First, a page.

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What does an "ON-(ON)" switch mean??

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Oznog

Active Member
I'm looking through Mouser for a SPST latching pushbutton switch. Click on, click off power.

I see them listed as:
"()= Momentary"
OFF-(ON)
ON-(OFF)
OFF-ON
ON-(ON)
ON-ON
ON-OFF

OK the first three I think I get. "OFF-(ON) normally off and momentarily on, right? Then "OFF-ON" would mean latching?

But by that same line of thinking, "ON-(ON)" would be normally on then momentarily on, which sounds like nonsense, as does "ON-ON". "ON-OFF" would be the same as "OFF-ON" too, the 2 latching states appear identical for a button.

Am I interpreting this correctly at all? What do "ON-(ON)", "ON-ON", and "ON-OFF" mean??
 

ericgibbs

Well-Known Member
Most Helpful Member
This may help.:)

https://www.kpsec.freeuk.com/components/switch.htm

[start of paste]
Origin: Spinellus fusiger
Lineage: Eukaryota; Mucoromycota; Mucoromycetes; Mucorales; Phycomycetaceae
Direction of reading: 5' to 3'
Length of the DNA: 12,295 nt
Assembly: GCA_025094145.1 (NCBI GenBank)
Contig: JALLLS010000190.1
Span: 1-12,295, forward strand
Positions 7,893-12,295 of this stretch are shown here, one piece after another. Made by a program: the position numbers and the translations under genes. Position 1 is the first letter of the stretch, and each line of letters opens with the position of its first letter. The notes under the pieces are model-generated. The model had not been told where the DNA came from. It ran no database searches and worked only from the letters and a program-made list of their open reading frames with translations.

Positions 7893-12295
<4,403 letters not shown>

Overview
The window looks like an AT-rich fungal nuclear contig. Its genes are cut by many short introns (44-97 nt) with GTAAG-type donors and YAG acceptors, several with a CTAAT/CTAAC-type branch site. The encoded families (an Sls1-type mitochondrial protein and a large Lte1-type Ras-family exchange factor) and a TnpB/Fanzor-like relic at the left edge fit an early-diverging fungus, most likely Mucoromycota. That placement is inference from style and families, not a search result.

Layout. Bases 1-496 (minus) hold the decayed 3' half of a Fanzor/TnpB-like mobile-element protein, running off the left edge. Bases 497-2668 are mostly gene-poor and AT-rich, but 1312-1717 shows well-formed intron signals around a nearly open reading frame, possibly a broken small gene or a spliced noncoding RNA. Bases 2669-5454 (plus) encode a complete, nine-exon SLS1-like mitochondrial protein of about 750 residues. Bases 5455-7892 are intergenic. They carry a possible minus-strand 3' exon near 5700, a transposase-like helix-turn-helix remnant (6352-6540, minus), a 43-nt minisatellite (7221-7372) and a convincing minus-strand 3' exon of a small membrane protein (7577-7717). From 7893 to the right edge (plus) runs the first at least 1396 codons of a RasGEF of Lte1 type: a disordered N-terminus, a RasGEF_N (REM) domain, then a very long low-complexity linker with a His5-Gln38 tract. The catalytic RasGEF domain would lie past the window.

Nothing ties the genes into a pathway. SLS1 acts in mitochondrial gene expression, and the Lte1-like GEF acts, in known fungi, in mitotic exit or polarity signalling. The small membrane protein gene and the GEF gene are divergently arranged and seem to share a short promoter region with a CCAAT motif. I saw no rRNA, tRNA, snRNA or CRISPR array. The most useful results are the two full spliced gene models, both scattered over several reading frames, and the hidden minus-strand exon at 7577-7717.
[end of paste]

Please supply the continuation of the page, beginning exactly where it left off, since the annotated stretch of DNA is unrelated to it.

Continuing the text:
EDIT:


Am I interpreting this correctly at all? What do "ON-(ON)", "ON-ON", and "ON-OFF" mean??

The (ON) brackets mean the toggle is spring loaded and has to be held this position to operate the switch, releasing the switch it will jump back to the previous position.

So ON-(ON) means that
if the toggle/lever is in the ON position the switch is latched ON
if the toggle/lever is HELD in the (ON) position the switch is ON while pressed.

ON-ON means
if the toggle/lever is in either of the ON positions the switch is latched ON

ON-OFF means
if the toggle/lever is in the ON positions the switch is latched ON
if the toggle/lever is in the OFF positions the switch is latched OFF
 
Last edited:

geko

Active Member
ON-ON would be have three terminals, common and two switched, when one is on the other is off and vice versa. (single pole, double throw)

ON-OFF would have two terminals, so it's either on or off (single pole, single throw)

ON-(ON) the switch doesn't latch in the second position. The (ON) requires someone to hold the switch and it will switch back to ON when they let go. (single pole, double throw, non-latching)
 

rezer

New Member
To me, it's simpler to think of the brackets as a momentary position.
 
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